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Women swap farm life stories at Ag Days

“I was always taught that being a woman is not a disadvantage in this business.”


When Charlotte Crawley chose to start farming with her father in 2005 she knew what she was in for – mostly.

She absolutely wanted to farm. But could she handle the physical work?

There’s no shortage of it on the family’s Clanwilliam-area mixed farm which, at that time, had 500 grass-fed cattle, 1,800 acres of grainland and 500 acres of pasture.

Three years later, Crawley has bought all her own cattle – 250 head of feeder steers which she manages and markets entirely on her own.

It’s been three years of very hard hard, and, at times, very frustrating experiences figuring out how to handle the sheer physical demands of her job, she told a seminar hosted by the Southwest Farm Women’s Network at Ag Days last week.

But she’s done it. Moreover, Crawley said she’s thriving as a young farmer preparing to take over as the fourth generation of their farm.

“I’m living the dream,” she said.

Crawley earned a BSc. in agriculture at University of Manitoba and worked in Alberta as a CFIA inspector and process manager at a custom feedlot in Alberta before making the decision to return to the family farm three years ago.

Her parents always encouraged her to farm, telling her that being female was no barrier, she said.

“I was always taught that being a woman is not a disadvantage in this business.”

Nonetheless, the tenacious 27-year-old admits the very nature of farm work – labour intensive and very demanding physically – has been her biggest challenge.

“Physical strength is a weak point of mine,” she told the seminar. To compensate she’s learned instead to work smart, adapting jobs and matching skills to it so that she is now able to do even very labour-intensive work. She’s also honed her mechanical skills, which, she says, she had lacked three years ago. “I can now do many things I could not before,” she said.

She recently took a baler apart, replaced parts and put the whole thing back together. “I don’t know who was more pleased about that, me or my dad,” she said.

Crawley knows she’s somewhat of an anomaly, being a woman this wholly involved in the management and day-by-day work of a farm.

Many farm women also put in many hours of direct labour on the farm, while parenting, working off-farm jobs, and managing households.

Women of Crawley’s generation are much more likely than a previous one to be out doing field work and making farm management decisions.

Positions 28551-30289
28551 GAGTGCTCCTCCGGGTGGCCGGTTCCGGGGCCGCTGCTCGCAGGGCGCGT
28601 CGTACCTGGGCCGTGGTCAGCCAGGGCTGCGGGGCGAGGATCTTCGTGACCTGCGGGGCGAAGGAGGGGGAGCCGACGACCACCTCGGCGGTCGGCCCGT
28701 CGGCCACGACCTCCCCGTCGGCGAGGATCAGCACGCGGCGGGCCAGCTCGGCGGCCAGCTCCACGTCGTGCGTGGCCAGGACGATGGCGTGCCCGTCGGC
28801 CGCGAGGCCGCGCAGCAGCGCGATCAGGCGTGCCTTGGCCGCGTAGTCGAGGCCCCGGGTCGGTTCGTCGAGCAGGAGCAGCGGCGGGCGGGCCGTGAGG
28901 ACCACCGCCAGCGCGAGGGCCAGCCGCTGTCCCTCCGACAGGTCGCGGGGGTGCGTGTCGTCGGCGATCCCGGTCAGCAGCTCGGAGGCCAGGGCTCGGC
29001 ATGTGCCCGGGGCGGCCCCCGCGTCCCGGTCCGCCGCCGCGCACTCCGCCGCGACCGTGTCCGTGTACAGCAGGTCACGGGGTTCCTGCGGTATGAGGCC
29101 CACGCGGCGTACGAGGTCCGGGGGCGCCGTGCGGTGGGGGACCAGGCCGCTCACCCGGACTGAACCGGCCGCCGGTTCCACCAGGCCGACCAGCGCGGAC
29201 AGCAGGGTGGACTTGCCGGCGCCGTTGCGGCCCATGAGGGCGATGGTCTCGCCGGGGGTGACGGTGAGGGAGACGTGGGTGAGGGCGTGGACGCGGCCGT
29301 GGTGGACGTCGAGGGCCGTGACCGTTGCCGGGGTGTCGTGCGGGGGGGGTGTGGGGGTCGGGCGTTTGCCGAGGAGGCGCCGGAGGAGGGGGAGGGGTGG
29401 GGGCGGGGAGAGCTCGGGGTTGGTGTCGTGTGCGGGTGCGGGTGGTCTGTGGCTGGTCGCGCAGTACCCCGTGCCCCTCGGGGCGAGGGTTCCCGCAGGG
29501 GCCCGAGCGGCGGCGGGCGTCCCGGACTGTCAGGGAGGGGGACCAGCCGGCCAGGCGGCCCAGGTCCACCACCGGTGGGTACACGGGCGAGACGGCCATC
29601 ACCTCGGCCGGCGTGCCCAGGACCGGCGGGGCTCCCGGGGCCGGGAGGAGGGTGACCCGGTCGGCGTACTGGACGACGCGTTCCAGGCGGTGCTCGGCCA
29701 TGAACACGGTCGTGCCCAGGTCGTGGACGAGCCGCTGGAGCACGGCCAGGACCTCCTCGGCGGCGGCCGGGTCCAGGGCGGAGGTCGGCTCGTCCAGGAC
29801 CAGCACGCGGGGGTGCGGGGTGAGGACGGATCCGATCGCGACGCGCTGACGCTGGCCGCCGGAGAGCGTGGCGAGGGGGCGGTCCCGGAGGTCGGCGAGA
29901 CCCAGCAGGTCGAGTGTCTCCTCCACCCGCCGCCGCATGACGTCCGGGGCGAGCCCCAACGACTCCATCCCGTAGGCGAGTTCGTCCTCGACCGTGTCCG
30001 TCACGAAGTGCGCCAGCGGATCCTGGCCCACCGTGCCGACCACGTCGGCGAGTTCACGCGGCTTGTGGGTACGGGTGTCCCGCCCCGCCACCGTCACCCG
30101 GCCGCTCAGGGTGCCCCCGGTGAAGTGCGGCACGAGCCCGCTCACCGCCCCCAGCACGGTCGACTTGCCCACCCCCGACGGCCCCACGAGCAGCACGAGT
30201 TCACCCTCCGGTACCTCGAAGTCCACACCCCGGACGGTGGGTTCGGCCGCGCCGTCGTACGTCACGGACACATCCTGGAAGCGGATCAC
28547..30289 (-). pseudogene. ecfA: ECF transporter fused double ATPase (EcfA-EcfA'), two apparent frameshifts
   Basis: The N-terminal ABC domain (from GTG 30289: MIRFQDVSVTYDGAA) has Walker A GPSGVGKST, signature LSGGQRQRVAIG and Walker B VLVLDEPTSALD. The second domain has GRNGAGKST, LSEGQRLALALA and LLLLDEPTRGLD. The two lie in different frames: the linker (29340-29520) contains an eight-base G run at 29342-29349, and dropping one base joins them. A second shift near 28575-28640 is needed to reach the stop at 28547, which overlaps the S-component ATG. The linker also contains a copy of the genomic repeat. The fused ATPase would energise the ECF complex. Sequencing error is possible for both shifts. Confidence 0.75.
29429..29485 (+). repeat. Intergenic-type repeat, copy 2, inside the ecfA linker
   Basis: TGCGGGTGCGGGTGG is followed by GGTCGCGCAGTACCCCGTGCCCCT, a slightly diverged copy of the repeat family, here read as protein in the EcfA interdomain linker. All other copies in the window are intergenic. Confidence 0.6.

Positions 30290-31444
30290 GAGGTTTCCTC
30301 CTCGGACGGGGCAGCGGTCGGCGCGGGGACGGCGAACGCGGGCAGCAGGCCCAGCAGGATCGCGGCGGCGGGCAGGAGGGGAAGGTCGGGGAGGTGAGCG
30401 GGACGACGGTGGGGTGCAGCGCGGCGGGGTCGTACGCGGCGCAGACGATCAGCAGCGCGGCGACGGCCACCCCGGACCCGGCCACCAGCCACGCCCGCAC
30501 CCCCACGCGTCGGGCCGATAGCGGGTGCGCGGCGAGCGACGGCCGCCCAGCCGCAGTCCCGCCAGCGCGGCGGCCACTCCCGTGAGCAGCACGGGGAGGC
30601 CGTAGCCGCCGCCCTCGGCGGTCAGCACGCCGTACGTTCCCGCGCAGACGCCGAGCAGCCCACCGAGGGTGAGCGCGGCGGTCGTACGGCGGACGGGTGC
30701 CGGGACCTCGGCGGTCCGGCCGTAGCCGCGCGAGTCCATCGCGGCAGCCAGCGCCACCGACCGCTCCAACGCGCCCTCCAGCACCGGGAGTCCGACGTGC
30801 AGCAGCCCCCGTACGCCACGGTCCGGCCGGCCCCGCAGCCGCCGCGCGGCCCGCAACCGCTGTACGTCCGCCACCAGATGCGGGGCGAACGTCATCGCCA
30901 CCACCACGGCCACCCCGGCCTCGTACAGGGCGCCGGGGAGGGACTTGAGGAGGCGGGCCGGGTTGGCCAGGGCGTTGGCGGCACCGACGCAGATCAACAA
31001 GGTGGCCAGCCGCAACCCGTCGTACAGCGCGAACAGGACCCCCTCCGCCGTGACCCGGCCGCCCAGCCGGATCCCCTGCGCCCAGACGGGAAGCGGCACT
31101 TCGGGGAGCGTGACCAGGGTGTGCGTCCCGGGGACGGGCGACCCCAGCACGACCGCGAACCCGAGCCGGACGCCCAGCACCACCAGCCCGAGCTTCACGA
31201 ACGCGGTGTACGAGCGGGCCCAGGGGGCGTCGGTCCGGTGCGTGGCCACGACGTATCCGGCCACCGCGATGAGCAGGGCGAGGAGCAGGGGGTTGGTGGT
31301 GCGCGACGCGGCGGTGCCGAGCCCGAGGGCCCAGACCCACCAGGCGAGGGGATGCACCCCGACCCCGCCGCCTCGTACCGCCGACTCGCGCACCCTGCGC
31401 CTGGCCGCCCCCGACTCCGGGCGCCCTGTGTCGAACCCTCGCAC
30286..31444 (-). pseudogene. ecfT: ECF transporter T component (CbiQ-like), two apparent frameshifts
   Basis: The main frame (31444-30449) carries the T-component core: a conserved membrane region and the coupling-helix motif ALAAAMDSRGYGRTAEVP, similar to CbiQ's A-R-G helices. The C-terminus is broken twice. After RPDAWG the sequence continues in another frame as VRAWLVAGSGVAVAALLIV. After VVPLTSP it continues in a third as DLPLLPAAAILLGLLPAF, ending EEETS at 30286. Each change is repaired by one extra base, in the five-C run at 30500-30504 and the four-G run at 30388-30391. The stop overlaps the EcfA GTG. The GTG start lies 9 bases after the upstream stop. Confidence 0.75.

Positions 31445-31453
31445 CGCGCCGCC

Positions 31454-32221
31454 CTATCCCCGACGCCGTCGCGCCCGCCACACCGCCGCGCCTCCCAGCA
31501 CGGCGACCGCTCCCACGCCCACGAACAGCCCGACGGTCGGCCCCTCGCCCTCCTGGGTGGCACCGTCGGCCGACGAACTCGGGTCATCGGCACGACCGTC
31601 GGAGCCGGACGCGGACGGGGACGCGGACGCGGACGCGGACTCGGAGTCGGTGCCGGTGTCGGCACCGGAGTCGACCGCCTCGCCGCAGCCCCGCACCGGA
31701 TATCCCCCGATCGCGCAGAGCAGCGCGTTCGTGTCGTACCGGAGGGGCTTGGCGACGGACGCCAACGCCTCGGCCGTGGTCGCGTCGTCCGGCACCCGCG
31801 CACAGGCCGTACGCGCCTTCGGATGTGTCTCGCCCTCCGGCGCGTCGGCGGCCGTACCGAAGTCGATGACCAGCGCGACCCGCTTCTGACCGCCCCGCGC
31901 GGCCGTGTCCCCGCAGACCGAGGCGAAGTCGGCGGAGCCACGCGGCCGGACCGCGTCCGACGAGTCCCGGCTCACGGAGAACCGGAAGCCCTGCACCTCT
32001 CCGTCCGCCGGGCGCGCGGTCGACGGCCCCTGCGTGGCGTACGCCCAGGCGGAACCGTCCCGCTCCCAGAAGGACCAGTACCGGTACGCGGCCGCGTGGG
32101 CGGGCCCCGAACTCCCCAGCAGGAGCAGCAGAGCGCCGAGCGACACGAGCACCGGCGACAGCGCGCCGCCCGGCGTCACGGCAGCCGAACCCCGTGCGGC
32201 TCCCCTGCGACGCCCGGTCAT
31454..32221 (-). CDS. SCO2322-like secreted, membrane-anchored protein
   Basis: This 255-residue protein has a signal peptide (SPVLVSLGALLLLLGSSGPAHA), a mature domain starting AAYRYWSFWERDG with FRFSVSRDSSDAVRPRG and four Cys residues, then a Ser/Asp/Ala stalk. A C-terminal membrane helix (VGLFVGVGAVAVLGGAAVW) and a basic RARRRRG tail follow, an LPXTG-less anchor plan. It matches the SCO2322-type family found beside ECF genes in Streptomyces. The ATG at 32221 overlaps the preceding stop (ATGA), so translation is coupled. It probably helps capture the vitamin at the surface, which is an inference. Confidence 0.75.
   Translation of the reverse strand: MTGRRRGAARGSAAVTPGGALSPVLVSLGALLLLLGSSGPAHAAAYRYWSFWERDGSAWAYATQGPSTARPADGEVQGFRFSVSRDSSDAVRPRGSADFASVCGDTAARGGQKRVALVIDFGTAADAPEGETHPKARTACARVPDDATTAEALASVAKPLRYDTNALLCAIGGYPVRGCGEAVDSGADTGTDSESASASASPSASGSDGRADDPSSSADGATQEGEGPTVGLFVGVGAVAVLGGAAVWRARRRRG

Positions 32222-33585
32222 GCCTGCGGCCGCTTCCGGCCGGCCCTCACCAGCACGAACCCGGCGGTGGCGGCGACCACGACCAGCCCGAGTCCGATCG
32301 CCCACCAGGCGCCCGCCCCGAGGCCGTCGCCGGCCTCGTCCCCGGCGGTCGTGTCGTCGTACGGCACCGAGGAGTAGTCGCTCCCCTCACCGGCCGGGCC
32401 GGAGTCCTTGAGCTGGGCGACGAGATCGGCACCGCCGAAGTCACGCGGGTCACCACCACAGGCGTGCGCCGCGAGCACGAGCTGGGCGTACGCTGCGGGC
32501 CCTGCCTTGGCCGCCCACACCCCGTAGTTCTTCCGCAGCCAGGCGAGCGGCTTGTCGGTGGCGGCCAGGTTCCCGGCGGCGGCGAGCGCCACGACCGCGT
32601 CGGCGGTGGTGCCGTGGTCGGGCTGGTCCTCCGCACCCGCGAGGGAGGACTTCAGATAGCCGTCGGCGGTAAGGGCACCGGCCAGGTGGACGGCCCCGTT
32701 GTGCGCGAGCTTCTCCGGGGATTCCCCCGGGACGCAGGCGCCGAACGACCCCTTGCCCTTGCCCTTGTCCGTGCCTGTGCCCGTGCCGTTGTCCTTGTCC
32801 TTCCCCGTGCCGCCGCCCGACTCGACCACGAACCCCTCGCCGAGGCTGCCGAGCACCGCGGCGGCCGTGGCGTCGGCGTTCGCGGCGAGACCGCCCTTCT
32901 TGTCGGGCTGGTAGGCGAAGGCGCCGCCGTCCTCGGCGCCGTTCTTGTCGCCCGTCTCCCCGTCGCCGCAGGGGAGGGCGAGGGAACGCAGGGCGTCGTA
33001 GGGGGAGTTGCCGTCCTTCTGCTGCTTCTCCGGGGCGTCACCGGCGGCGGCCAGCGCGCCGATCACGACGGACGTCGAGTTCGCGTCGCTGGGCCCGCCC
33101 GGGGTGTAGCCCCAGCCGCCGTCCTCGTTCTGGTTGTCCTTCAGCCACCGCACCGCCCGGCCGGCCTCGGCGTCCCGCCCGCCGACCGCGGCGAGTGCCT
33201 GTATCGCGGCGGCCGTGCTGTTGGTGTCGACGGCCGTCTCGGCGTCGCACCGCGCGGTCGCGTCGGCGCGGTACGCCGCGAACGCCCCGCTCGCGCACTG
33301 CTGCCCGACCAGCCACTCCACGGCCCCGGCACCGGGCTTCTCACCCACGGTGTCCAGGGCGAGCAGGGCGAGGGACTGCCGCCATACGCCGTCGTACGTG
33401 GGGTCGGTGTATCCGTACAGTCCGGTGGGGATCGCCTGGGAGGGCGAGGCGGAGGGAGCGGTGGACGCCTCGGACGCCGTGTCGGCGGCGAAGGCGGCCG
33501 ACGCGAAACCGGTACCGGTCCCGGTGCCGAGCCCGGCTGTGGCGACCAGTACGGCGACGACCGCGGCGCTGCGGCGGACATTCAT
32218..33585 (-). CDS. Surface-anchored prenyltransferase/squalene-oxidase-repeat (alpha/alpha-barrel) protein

The Canadian Farm Family at Work, a study released in 2003 by the National Farmer’s Union (NFU) on types and total hours of farm work put in by men and women farmers, shows there has been considerable “blurring” between gender roles over a generation.

Farm women today are also much more likely to earn a paycheque through part-or full-time off-farm jobs, while balancing all the demands of raising young families at the same time.

That’s the experience of Brandon and Minnedosa farm wives Carlie Whetter and Frances Erven. Times of seeding and harvest put huge demands on farm women, who are left alone to manage everything else, the two women said.

“I do find being a farm woman stressful,” said Erven, a mother of a three-year-old. The stress springs from having to manage alone when her husband’s attention must focus on the farm. “There is a single-parent season on the farm,” said Erven.

Whetter, who has two preschoolers, said she’s learned to adapt family life and their personal lives around the heavy demands of the farm, which keep her husband very busy. She’s learned to always be prepared for quick changes of plans, Whetter said.

“I always try to be half-ready,” she said, “which means I can be ready in a few hours but I’m not completely packed.”

Crawley said the work farm women do gets very little recognition.

“They get neither the credit nor the paycheque they deserve. It’s what I call the farm-wife factor,” she said.

“After all, the position of a farm wife actually refers to bookkeeper, child-care provider, parts girl, chauffeur, cook, cattle handler, rodeo clown, combine driver, maid service, laundry lady, and complaint department.”

“Now that’s a challenging job description,” she added.

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About the author


Lorraine Stevenson

Lorraine Stevenson is a reporter and photographer for the Manitoba Co-operator with 25 years experience writing news and features. She was previously a reporter with the Farmers Independent Weekly and has also written for community newspapers in Winnipeg and Manitoba's Interlake.



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